When it comes to designing beautiful and impactful spaces for hospitality and leisure businesses, it’s important to keep up with the times.
Sustainability and design go hand-in-hand. Our designers are focussed on how we can look after the environment and our clients in each project we take on.
One thing we’ve used in one of our recent projects is a sedum roof, something which has been gaining popularity among designers and architects alike in recent years thanks to its strong green credentials and aesthetic appeal.
What are sedum roofs?
Sedum roofs are a great roofing option for houses, garages, restaurants and leisure facilities. They are completely covered with plants and vegetation, which not only looks incredible, but is also much more sustainable than standard roofing tiles.
Sedum is the most popular material used on green roofs, but it can also be planted with other succulents, flowers, cacti etc.
There are a few different components that make up a green roof system, including:
- Waterproof roof deck
- Root barrier
- Drainage membrane
- Filter layer
- Growing medium for the vegetation
- The vegetation itself
- Structural roof support
- Thermal insulation
- Vapour control layer
What are the benefits of green roofs?
Using green or sedum roofs in hospitality and leisure buildings brings benefits to your space. These include:
- Providing temperature regulation
- Improving air quality
- Aesthetically pleasing
- Promotes biodiversity
- Reduces the run-off of stormwater as it absorbs up to 70% of the water that falls on it
- Absorbs carbon dioxide, the greenhouse gas that’s the largest driver of climate change
- Can be installed relatively easily on most flat-surfaced roofs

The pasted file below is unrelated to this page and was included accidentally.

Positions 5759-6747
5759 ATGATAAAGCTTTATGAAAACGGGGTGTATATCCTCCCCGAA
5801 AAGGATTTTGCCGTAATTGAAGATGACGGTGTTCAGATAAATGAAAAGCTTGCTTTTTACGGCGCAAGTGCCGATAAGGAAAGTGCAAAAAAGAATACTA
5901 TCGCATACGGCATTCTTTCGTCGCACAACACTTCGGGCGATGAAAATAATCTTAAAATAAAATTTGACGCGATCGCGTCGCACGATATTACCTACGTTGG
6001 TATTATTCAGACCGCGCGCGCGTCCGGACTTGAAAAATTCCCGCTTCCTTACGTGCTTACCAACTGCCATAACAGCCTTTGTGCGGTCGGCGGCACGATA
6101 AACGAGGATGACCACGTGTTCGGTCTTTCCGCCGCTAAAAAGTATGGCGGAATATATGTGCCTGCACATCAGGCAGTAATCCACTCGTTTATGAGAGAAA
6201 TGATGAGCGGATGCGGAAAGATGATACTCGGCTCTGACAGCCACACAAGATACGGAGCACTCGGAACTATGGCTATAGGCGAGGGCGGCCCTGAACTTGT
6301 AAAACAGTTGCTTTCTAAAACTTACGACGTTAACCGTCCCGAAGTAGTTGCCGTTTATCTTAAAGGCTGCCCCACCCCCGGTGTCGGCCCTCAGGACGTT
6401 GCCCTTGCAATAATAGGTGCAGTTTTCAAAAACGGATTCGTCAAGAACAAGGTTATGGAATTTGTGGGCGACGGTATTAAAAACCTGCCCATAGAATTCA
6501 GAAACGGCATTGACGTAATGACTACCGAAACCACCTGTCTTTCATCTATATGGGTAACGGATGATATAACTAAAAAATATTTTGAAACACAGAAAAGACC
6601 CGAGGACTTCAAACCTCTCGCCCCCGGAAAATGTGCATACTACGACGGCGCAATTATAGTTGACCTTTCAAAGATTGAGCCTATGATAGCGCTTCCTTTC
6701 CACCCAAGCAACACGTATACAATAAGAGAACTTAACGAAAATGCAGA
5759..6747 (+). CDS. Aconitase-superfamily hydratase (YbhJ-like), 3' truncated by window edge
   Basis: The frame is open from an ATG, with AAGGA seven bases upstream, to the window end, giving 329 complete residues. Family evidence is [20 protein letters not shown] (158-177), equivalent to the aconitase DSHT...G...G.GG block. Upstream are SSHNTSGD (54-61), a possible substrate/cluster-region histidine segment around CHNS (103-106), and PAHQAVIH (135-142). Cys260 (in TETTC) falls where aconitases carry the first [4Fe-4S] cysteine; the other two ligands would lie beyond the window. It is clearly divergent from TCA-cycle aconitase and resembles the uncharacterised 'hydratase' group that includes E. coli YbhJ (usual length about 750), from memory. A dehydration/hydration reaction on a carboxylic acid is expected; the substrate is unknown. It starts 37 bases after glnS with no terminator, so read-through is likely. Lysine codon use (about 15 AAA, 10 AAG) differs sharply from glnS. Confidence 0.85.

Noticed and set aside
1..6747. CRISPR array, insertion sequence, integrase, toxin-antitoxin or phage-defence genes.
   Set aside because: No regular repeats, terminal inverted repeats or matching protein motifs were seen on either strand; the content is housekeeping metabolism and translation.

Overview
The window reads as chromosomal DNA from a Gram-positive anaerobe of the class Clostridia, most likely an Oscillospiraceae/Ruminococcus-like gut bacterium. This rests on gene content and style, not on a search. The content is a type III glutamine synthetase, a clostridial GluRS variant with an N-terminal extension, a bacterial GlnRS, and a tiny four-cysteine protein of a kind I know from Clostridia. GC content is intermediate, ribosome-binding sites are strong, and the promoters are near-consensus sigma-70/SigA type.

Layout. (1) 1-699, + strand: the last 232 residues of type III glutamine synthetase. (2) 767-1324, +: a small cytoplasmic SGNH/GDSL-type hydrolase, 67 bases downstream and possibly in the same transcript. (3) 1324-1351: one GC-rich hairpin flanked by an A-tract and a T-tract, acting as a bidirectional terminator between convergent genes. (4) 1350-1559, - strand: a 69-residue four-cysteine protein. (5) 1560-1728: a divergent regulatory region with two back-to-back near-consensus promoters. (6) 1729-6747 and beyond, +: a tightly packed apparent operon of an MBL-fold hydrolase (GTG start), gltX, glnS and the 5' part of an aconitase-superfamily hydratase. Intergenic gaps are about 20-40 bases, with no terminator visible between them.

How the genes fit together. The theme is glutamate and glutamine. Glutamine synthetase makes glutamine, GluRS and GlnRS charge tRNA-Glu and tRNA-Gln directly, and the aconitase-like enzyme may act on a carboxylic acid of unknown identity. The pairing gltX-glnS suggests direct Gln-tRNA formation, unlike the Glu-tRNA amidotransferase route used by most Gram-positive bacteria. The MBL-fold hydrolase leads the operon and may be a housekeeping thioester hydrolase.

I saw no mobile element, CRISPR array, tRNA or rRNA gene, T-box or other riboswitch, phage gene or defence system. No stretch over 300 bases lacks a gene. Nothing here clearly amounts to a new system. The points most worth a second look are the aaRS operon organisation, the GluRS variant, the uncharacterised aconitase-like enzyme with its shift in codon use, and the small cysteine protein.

How we used a sedum roof at the Callow Hall Garden room
We used a sedum roof on one of our recent projects, the Callow Hall Garden Room, a hall that sits on 35 acres of stunning woodland in rural Derbyshire.
The Garden Room is a restaurant and bar that blends the outside with the inside, thanks to our beautiful glass extension. The extension amplifies natural light and provides breathtaking seasonal views of the surrounding area.
The sedum roof is an eye-catching and interesting addition to this project, which matches the interior’s abundance of plants which are used to give customers a sense of being enveloped by nature.
What to consider when installing sedum roofs
After sign off for the sedum roof, there were a few things that we had to take into consideration.
Firstly, our structural engineer provided us with a maximum weight figure of 100kg/m2, this number was decided after considering snow and saturation weight.
We also had to think about the type of sedum we used. The options were Sedum rupestre, Sedum reflexum and Sedum acre.
Finally, we had to consider any potential complications that could show up during the delivery of the sedum which could prevent us from being able to install it quickly and therefore complete the project on time.
If you’re interested in finding out more about sedum roofs, schedule a consultation with us today.